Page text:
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Hit the Road

Dear Friends,


At a recent Shabbat service I announced that starting this week, once a month I will write my own thoughts in the E-Torah, rather than simply copying and pasting from various sources. I would love to hear your thoughts and feedback on this.

So, here goes...

Nearly one month ago we celebrated the holiday of Rosh Hashanah, and we kicked off the busy High Holiday season. Earlier this week we celebrated Simchat Torah (and what a Simchat Torah is was!), and with that we concluded the holiday season. So, after the busiest month on the Jewish calendar, especially at Chabad with people coming and going all month—for services, meals, parties, and so on—it's finally back to our everyday routine, normal life.

There is an old Chassidic saying, borrowed from a verse in the Torah which says, that after this month of holidays, "Yaakov halach ledarko"—Jacob went on his way. Or to paraphrase the song, "Jack hit the road."

After being surrounded by the holiday atmosphere, both the solemnness and the joy, it is now time to hit the road, to go back to the daily grind of our regular lives.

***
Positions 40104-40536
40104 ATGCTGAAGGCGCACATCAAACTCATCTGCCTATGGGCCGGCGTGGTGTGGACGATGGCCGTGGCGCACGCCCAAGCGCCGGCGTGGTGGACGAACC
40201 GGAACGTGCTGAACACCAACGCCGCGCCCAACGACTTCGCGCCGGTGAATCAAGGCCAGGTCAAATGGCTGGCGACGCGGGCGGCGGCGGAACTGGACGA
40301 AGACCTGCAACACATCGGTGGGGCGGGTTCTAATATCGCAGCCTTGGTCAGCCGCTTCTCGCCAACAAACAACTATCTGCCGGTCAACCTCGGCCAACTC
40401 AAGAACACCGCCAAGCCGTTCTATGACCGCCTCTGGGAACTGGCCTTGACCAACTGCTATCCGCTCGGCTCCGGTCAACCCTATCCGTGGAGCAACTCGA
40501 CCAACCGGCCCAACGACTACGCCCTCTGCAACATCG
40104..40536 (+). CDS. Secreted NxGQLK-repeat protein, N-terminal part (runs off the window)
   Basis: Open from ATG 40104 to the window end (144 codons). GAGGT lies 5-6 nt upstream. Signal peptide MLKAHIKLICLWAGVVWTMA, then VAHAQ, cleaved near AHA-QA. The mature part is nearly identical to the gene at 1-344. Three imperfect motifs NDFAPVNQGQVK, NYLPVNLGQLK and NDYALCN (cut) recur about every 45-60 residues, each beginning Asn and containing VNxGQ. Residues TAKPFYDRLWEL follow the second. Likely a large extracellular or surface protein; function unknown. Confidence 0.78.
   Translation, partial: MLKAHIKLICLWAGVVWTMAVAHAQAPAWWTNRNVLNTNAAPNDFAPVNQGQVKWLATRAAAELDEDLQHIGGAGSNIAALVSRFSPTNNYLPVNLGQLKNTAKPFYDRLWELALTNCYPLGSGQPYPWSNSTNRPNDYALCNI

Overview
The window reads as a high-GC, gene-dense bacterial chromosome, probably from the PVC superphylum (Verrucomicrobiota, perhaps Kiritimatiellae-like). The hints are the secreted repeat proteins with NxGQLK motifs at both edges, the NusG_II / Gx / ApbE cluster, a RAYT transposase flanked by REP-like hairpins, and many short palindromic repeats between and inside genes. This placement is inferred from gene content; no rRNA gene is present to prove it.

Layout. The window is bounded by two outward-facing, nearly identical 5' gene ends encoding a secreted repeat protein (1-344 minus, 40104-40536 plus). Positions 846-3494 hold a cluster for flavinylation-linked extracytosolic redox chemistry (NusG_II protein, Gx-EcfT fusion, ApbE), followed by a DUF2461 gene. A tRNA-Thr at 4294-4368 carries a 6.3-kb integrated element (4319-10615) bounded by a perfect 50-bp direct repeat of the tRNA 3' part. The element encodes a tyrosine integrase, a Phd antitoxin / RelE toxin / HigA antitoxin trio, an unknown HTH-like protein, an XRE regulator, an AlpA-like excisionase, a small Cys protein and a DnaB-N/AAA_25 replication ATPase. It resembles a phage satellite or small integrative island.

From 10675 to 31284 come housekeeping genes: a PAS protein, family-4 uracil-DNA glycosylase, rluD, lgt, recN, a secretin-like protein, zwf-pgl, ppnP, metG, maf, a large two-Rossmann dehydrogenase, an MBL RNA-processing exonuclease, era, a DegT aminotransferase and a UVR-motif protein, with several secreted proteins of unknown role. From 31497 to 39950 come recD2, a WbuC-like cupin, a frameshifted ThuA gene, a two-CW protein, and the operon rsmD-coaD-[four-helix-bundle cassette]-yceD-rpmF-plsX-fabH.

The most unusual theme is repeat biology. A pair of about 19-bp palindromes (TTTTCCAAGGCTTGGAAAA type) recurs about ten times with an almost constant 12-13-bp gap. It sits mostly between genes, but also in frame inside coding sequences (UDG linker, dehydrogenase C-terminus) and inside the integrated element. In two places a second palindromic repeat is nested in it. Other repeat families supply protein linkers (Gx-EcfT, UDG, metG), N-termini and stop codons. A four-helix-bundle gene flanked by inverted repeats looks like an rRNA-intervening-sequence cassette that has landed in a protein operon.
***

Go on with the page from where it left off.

As you can imagine, this can sometimes be a downer. It's like a crash landing after a month of inspiration and excitement. It can be depressing

But, it doesn't have to be viewed that way. There is another perspective, which I think is really the purpose of all the holidays being packed into one month anyway.

The reason we have all these holidays right at the beginning of year is so it can have an impact on the entire year that follows. It isn't just a month of holidays; it is a month with the potential to set the tone for the entire year to come. Everything we do during that month has the potential to play a role in how our year turns out.

When we "hit the road" after the holidays, we should feel empowered by the inspiration of theholidays to live an uplifting and more spiritual life in the months that follow. So we don't leave the holidays behind, rather we take them along with us on the road, on our journey through life. We celebrate our Jewishness—which has been on full display during the past month—throughout the entire year.

As I always say, don't leave Judaism to the rabbis and the synagogues. It belongs to each everyone of you; make it your own every day of the year, and hit the road!

Wishing you all a Shabbat shalom,

Rabbi Eliezer Zalmanov 

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